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MOUNTAIN SOUND

Loving Yourself in a Future War

By Thedude3445, author of Rainbow Destructor

Oct 26, 2019: We aren’t given much context for the events of Mountain Sound. Practically the entire story takes place in one secluded farm out in the mountains of some unknown country in some unknown part of the world in some unknown time in the future.

And that’s okay, at least for this ten-chapter web miniseries. The story is about two women— the robot Efa, living a lonely life as a sheep herder and realizing that she is having more wishes than her programming should allow; and Harper, a young girl who has been scarred by the horrors of war, trying to escape after already losing so much. Two women that meet and bond over trying to come to terms with themselves in this respite from the raging battles nearby.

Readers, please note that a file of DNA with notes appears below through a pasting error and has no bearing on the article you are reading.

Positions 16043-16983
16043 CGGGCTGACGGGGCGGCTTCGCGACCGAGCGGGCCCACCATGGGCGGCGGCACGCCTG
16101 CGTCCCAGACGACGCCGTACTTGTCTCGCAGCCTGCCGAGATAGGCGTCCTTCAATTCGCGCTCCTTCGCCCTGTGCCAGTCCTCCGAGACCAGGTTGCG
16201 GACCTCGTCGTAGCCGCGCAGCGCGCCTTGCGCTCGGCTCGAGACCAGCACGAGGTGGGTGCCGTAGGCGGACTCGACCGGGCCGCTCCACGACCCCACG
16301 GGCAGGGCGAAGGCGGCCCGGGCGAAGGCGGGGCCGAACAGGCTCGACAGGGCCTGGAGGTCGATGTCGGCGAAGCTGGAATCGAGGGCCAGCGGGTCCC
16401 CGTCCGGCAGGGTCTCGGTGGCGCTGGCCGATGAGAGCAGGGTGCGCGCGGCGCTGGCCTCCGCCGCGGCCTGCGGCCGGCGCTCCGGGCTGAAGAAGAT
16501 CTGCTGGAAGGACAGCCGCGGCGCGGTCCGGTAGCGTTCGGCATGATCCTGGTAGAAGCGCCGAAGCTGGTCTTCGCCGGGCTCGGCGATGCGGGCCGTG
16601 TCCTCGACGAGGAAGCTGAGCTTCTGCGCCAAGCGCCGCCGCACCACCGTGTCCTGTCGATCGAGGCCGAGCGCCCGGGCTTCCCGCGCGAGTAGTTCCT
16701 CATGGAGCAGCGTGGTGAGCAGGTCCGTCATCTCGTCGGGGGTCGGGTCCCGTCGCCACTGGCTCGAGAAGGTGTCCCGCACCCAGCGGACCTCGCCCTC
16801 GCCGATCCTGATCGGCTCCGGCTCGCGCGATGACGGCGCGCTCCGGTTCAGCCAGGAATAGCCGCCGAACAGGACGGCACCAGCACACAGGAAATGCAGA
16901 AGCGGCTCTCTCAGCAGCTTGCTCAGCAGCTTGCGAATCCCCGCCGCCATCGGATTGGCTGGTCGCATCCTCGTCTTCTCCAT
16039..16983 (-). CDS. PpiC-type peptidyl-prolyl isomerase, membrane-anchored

Mountain Sound is almost entirely about these two characters trying to understand themselves while helping each other. For Efa, it’s in literally trying to understand herself and her existence as an individual, despite being a robot programmed for a very simple task. For Harper, it’s in figuring out exactly who she is in a world where nearly everyone she ever loved is gone. Both protagonists have to help each other learn to love themselves, even in the midst of this massive war.

You’d think that this would be a highly internal and emotional story, but it’s actually not. If I would liken it to anything, it’d be more to a sci-fi pulp story; it’s fast-paced, deals with some weighty concepts, but makes sure to keep you entertained more than delving deep into itself. The story takes some event-filled turns later on that have some actual action in them, which I never expected, and while I’m not sure that was my favorite decision, it played out quite well anyway. Mountain Sound here, then, would be kind of like Enemy Mine, but the movie rather than the novella; it’s got your strong duo and emotional bonding, but it makes sure to put an action climax in to keep the appeal wide.